The Market


2021: K500 end-of-year market report

2021: K500 end-of-year market report 17th January 2022

Last year was a rip-roaring success for collectible car sales, right? We make sense of the market at the start of another 12 months when the pandemic once again made sure – Monterey Week apart – there were few comparable metrics of year-on year growth or decline.
Unsurprisingly, it was the brief window of hope that was a relatively ‘normal’ seven days on the Monterey Peninsula that produced the big-ticket public sales. Of the other usually high-grossing events, only RM held a truly conventional live auction in Scottsdale; Rétromobile was cancelled though some held sales in February; Amelia moved to late-May but lacked Gooding’s presence; the Monaco Historics were held behind closed doors; there was no Le Mans Classic.
Post-Pebble, Bonhams rediscovered some of its past glories at the Goodwood Revival and in Bond St, while RM tested the water at different venues with varying degrees of success. Who would have thought the Canadian giant’s decision to conduct a sale in Lichtenstein of Rolls and Bentley classics that would only appeal to older buyers would have resulted in every car sold, 50 per cent over top estimate and a gross of 11.1m Swiss Francs? The average year of cars offered was 1956.
This is against the chorus of “modern limited-edition Porsches”, “Youngtimers” and “the next generation”.
For the record, here are the ten top auction sales of 2021. Ferrari provides half. Lewis Hamilton’s racing car apart, it’s a list that would not look out of place any year in the last decade.
Top 10 cars sold at auction by value 2021 – all sales (gross)
1. 1995 McLaren F1, Gooding Pebble Beach, $20,465,000
2. 1959 Ferrari 250 GT LWB California Spider, Gooding Pebble Beach, $10,840,000
3. 1962 Aston Martin DB4 GT Zagato, RM Sotheby’s Monterey, $9,520,000
4. 1972 Matra MS 670, Artcurial Paris, $8,288,640 (€6,907,200)
5. 1966 Ferrari 275 GTB/C, RM Sotheby’s Monterey, $7,705,000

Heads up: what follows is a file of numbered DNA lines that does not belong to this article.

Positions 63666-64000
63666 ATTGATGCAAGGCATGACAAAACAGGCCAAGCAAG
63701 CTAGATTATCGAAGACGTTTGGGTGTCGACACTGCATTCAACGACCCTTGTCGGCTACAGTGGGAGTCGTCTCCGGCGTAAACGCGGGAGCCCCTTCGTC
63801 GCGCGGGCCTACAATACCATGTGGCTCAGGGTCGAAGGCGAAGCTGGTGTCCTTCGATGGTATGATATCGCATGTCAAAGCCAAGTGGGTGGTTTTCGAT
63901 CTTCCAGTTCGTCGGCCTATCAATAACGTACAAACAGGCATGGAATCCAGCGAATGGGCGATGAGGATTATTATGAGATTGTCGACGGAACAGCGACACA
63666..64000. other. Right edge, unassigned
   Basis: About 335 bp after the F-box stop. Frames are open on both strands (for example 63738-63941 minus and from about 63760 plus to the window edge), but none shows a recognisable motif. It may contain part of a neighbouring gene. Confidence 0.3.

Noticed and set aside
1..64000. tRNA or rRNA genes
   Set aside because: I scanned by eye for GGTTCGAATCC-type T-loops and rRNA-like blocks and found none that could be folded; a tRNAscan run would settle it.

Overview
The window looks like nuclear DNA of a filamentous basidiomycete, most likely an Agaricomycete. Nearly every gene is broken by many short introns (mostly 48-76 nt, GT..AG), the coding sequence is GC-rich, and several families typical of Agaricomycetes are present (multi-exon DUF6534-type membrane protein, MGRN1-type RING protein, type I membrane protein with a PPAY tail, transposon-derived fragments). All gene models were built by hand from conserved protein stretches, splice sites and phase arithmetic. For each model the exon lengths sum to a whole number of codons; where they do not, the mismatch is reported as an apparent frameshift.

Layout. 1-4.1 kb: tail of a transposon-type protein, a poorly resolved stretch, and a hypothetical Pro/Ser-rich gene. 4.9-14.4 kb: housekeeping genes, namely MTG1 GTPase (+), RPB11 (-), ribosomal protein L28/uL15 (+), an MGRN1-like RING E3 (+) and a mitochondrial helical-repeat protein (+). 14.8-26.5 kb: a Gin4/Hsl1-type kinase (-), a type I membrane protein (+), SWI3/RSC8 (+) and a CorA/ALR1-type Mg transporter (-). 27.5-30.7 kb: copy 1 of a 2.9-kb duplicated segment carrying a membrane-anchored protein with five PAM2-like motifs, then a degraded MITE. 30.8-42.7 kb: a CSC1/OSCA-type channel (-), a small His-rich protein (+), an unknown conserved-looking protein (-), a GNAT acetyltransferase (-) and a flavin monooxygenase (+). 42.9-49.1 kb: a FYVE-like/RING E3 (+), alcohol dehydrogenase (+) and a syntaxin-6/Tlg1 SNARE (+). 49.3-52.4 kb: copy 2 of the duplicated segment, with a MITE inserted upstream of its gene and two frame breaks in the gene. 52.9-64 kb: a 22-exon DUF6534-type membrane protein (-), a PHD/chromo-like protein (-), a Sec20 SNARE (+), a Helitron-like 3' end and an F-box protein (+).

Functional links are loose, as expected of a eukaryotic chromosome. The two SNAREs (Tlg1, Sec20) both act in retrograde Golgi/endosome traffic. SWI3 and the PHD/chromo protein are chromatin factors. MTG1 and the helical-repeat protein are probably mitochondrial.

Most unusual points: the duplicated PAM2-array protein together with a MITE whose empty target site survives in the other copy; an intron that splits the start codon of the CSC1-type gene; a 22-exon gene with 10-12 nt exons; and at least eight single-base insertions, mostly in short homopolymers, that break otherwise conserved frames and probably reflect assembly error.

5. 1962 Ferrari 268 SP, RM Sotheby’s Monterey, $7,705,000
7. 1955 Ferrari 250 GT Berlinetta Competizione, RM Sotheby’s Circuit Paul Ricard, $7,024,370 (€6,192,500)
8. 2010 McLaren MP4-25A, RM Sotheby’s Silverstone British GP, $6,528,470 (£4,730,000)
9. 1958 Ferrari 250 GT LWB Berlinetta ‘Tour de France’, RM Sotheby’s Monterey, $6,000,000
9. 1955 Jaguar D-type, RM Sotheby’s Arizona, $6,000,000
Total value of top 10 sales in 2021 $90,076,480 (2020, $59,630,059) +51%. In 2019, the last full year before lockdown and in subdued trading conditions, the figure was $96.7m.
Speaking to leading dealers and auction house principals, the message is clear: the market was buzzing in 2021, with strong sales and a discernible shift to more recent cars bought by younger clients. With far fewer conventional events at which to make purchases and a surplus of time at home thanks to lockdown, many went online.
The big winners were recent internet-only arrivals to the market Bring a Trailer with a reported 2021 gross of $828.7m and UK-based Collecting Cars, which turned over £110.9m (ca. $150m) in the UK, £135.5m (ca. $184m) overall. Already, there is talk of Bring a Trailer hitting $1bn in 2022. In comparison, RM Sotheby’s stated an overall gross of $406.6m in auction sales while smaller rival Gooding declared “a total exceeding $150 million in sales”.
Here are our five takes on the year:
1. Movers and shakers. Ferrari remains the ultimate collectors’ car. It fills most of the top slots, though the shift in demographics meant an F40 set a world record ($2.89m gross at Pebble) while an only average Pinin Farina Cabriolet S1 sold nearly 30% below low estimate at the season-closer in the South of France. In volume terms, Porsche leads the way with cars of every era finding new homes.
2. Buyers want performance. Sportiness and speed sells. The 007 connection keeps DB5 values high but the attraction of older British and Italian touring cars of the late ’50s and early ’60s has waned.
3. Law of unintended consequences. The auction tent is not an auto show, but it does give potential owners the opportunity of seeing cars, having a “I wouldn’t mind one of those” moment to make an impulse purchase right there, or at the next event. The lack of live sales means minds are focused on ‘safe’ choices buzzing on the forums – a gift to recent limited-edition Porsches offered online.
4. We’re all in this together. Last year, Rolls-Royce delivered 5,586 cars worldwide, the most cars Rolls-Royce has sold in a single year in its 117-year history. Bentley also set a record in 2021, selling 14,659 cars and SUVs (an increase of 31% compared to 2020). The grey market in Rolex and Patek Philippe watches reached new heights; pre-Christmas vintage watch sales broke all records. Global liquidity continues to inflate asset prices and classic cars were no exception.
5. Because I’m worth it. It’s been a tough couple of years; people want a treat – who knows what’s around the corner. That sentiment has driven the market relentlessly on, with the temptation of “just one more bid” only a mouse-click away.
Thank you for your support last year. Expect K500 to give you the low-down on how the market develops in 2022 with a preview of the forthcoming Arizona sales next week.